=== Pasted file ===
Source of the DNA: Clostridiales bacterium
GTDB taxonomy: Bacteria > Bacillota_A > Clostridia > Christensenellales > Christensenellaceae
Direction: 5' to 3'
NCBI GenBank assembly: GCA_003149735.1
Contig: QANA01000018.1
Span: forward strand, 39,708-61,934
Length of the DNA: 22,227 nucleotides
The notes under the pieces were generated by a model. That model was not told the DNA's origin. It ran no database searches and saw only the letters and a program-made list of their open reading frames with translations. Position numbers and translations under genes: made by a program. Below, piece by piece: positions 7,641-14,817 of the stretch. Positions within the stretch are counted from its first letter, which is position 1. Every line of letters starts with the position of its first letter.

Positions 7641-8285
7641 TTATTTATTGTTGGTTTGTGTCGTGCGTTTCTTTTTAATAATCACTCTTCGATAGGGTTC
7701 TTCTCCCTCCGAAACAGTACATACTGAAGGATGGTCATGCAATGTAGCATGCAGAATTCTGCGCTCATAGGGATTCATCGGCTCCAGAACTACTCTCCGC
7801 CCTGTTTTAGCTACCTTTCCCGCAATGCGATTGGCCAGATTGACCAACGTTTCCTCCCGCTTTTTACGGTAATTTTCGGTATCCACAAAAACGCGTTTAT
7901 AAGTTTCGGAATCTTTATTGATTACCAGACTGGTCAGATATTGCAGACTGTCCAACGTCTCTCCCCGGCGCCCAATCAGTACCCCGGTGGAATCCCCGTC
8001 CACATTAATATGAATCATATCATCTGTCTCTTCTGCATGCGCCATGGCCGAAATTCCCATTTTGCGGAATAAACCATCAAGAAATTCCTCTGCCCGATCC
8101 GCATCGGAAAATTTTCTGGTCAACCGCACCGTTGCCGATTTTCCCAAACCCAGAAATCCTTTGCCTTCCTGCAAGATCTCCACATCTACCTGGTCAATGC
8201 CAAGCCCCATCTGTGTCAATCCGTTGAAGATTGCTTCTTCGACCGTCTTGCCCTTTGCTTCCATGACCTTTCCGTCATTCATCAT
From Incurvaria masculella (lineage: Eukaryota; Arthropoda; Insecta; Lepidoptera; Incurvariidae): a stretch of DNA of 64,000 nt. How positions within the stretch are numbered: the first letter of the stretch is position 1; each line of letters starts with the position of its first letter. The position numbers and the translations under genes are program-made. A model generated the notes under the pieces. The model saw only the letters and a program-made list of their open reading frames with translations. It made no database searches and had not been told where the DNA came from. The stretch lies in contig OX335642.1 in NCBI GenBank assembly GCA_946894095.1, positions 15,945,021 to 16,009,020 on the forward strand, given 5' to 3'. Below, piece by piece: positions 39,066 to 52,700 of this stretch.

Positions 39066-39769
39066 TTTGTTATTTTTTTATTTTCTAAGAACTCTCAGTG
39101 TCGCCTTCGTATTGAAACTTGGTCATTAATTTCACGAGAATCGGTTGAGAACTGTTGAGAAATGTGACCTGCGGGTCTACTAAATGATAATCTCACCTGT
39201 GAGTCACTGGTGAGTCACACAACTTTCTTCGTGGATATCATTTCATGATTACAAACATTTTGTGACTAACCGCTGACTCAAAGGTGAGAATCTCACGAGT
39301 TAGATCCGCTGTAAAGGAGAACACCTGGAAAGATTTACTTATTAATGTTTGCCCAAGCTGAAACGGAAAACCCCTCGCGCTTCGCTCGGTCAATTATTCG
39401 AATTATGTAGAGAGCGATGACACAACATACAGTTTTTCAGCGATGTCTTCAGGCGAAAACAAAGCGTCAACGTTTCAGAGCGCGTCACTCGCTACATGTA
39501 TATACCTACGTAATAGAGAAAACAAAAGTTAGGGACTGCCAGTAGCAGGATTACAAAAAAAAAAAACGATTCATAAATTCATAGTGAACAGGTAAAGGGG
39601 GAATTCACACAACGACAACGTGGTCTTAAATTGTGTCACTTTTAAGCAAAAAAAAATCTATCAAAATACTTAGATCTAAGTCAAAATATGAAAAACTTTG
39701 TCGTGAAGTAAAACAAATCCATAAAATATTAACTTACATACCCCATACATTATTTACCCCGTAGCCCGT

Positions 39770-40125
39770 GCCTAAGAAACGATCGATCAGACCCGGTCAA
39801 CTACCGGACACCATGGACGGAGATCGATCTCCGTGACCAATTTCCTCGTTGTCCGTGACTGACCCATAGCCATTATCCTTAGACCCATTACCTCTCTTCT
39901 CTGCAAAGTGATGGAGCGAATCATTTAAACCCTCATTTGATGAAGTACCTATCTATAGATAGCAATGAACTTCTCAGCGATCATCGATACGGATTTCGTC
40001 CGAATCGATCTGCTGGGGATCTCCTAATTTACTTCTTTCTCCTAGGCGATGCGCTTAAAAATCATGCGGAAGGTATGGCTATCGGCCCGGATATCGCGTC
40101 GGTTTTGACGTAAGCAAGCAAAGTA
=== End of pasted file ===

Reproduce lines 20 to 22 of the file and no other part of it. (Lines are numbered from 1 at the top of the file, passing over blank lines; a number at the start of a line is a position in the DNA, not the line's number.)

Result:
39101 TCGCCTTCGTATTGAAACTTGGTCATTAATTTCACGAGAATCGGTTGAGAACTGTTGAGAAATGTGACCTGCGGGTCTACTAAATGATAATCTCACCTGT
39201 GAGTCACTGGTGAGTCACACAACTTTCTTCGTGGATATCATTTCATGATTACAAACATTTTGTGACTAACCGCTGACTCAAAGGTGAGAATCTCACGAGT
39301 TAGATCCGCTGTAAAGGAGAACACCTGGAAAGATTTACTTATTAATGTTTGCCCAAGCTGAAACGGAAAACCCCTCGCGCTTCGCTCGGTCAATTATTCG